I solved this problem by leaving out the tofit parameter. It doesn't skip the Markov Chain Monte Carlo procedure then and everything should work as supposed.

The Poisson distribution is a discrete probability distribution, meaning that you can only get integer variates, not decimal. Note: this doesn't mean the probability P associated with a particular variate is integer, that can be a decimal, just the individual variates themselves must be integer....

It's not very clearly explained in the documents, but there are a few prerequisites for using custom density functions: the function's name must start with d, must have first argument x, and have a named argument log in order to use additional methods such as predict you have to define...

python,numpy,random,noise,poisson

This is implicit in the algorithm to calculate the random sample of the poisson distribution. See the source code here. The random sample is calculated in a conditional loop, which gets a new random value and returns when this value is above some threshold based on lambda. For different lambda's...

algorithm,smoothing,exponential,poisson

First, if you assume that the occurrence rate of the events itself is constant (or that you're only interested in its long-term average), then you can simply estimate it as: λ* = N / (t − t0) where t is the current time, t0 is the...

c++,random,poisson,network-traffic

[Explanation about Poisson distribution which may help you for better understanding] The meaning of "Poisson distribution" and the function of "std::poisson_distribution()" are tightly related but not same. The Poisson distribution is a discrete probability distribution. You can calculate probabilities like probability of no packet comes in next period (one second...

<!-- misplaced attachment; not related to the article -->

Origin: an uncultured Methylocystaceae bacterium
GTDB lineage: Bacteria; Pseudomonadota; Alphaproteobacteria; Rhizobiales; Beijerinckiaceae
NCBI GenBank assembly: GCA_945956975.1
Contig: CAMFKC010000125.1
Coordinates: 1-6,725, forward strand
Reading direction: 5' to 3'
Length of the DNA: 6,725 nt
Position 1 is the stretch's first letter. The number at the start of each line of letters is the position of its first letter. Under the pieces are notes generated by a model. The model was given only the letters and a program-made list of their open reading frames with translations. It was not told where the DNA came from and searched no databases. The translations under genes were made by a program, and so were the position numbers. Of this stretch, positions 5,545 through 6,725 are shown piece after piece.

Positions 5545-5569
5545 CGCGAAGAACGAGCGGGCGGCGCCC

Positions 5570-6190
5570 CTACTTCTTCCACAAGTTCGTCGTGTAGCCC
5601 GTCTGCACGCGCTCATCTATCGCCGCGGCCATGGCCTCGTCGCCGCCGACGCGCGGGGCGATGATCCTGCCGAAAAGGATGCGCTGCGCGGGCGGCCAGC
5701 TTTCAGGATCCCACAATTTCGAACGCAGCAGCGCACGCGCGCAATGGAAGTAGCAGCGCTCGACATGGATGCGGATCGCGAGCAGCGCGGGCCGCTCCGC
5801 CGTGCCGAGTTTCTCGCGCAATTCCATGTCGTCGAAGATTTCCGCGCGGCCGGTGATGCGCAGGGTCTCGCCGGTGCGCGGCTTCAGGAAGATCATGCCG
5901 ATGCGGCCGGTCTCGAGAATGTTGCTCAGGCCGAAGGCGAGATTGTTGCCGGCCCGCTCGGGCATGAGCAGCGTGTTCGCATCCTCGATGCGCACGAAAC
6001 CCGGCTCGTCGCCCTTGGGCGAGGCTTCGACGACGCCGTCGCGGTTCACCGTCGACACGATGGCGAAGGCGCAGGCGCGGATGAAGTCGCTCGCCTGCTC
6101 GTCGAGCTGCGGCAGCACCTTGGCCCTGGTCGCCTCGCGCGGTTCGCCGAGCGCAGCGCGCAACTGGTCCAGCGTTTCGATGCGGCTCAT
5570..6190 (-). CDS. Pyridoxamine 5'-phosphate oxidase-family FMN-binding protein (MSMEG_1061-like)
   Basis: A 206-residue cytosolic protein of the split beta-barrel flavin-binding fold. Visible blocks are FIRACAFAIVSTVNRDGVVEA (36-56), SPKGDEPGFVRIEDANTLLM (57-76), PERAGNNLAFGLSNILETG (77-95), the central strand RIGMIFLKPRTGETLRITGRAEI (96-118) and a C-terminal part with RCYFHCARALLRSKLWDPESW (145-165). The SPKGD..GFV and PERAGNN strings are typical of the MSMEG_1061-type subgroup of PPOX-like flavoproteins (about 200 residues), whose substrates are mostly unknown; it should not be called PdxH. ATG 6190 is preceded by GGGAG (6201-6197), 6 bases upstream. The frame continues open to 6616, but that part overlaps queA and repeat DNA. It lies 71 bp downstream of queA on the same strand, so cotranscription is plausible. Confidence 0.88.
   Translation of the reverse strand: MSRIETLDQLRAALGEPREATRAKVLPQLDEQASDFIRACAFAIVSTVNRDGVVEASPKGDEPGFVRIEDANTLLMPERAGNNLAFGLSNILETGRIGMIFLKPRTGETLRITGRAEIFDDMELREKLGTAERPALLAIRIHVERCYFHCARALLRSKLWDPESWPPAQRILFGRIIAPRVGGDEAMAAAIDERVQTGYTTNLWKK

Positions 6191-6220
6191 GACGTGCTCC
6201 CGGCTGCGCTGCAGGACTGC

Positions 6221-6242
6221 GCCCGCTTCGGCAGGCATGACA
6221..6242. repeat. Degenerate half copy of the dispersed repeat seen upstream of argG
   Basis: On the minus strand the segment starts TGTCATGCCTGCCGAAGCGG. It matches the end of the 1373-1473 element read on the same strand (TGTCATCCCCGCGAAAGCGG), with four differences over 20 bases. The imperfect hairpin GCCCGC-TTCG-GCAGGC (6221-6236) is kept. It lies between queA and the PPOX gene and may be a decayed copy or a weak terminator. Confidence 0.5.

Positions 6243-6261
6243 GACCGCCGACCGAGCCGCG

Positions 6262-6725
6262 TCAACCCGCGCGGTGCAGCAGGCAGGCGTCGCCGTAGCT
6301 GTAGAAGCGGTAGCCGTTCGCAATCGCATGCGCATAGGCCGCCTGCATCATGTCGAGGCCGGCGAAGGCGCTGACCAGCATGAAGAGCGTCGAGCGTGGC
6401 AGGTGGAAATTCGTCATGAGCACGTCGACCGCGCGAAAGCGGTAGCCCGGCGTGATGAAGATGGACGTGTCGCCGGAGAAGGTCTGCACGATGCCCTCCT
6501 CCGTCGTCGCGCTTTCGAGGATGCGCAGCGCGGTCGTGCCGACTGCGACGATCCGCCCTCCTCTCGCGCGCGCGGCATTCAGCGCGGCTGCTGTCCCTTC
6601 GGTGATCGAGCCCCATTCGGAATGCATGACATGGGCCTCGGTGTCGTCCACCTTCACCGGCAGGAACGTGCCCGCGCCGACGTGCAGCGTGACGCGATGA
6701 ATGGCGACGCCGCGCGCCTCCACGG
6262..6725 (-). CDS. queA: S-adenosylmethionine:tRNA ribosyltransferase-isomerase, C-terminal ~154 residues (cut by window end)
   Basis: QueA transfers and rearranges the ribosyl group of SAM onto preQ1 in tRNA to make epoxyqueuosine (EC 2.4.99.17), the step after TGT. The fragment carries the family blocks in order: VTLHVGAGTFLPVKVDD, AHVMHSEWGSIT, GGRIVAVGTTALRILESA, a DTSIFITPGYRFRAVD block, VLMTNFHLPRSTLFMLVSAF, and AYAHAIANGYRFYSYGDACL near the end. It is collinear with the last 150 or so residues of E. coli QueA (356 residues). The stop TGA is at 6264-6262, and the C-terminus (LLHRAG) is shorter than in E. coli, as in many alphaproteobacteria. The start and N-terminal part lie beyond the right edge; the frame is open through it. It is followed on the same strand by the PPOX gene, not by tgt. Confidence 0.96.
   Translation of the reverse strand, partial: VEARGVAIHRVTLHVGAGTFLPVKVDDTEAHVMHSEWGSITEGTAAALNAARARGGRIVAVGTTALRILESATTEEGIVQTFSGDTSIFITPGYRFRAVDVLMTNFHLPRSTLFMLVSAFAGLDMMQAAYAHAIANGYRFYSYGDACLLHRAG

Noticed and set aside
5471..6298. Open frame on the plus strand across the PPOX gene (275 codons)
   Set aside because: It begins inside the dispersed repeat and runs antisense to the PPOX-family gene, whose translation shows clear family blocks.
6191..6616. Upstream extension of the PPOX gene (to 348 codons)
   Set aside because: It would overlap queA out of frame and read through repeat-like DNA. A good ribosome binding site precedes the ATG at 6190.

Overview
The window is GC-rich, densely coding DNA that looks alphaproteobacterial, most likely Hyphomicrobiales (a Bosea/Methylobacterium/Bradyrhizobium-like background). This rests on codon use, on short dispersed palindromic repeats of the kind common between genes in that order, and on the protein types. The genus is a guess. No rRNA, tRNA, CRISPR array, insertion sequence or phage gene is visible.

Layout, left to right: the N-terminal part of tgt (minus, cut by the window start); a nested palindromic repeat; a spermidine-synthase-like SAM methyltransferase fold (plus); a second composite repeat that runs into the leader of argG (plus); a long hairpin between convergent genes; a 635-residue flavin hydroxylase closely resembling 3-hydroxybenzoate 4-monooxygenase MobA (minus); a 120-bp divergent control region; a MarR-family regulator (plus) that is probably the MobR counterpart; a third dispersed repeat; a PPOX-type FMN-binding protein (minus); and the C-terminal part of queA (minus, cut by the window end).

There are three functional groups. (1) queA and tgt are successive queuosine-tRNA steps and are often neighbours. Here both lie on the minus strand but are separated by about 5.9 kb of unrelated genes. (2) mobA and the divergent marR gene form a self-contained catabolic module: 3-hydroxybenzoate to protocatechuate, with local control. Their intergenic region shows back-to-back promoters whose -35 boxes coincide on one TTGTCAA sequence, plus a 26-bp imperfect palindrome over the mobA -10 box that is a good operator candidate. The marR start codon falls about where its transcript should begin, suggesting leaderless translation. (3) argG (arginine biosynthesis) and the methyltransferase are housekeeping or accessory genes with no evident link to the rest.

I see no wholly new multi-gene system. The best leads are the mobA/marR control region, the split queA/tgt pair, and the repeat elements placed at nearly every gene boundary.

matlab,permutation,probability,poisson,binomial-cdf

How about this? probability = [.3 .2 .4 .7]; n = numel(probability); combs = dec2bin(0:2^n-1).'-'0'; %'// each column is a combination of n values, %// where each value is either 0 or 1. A 1 value will represent an event %// that happens; a 0 value will represent an event...

r,datetime,data,survival-analysis,poisson

I hope this does what you need. I've used lubridate and dplyr because they make things easier but the same results could be achieved in base. There's no need to retain year_done or first_jan_done, these can be removed with %>% select(-year_done, -first_jan_done) but I thought I would leave them in...

c++,c++11,random,normal-distribution,poisson

You can center both distributions in a point that suits your needs. But if M is small, then the Poisson distribution has a 'fat tail', that is, the probability of getting a number above M is higher compared to the normal distribution. In the normal case, you can control this...

c++,distribution,factorial,poisson

One workaround to deal with large n's is calculating the distribution in the log domain: X = ((e^-lambda)*(lambda^n))/n! ln X = -lambda + n*ln(lambda) - Sum (ln(n)) return e^X ...

It sounds like you have 12 groups and 3 years for a total of 36 data points. For each year i you have a single value v[i] and 12 group-specific values lambda[1], lambda[2], ..., lambda[12]. You didn't really specify how each e is drawn, so let's assume there's a global...

srand seeds rand, not your std::default_random_engine. To seed this, use std::default_random_engine generator(std::random_device{}()); ^^^^^^^^^^^^^^^^^^^^^^ e.g., any seed can go here ...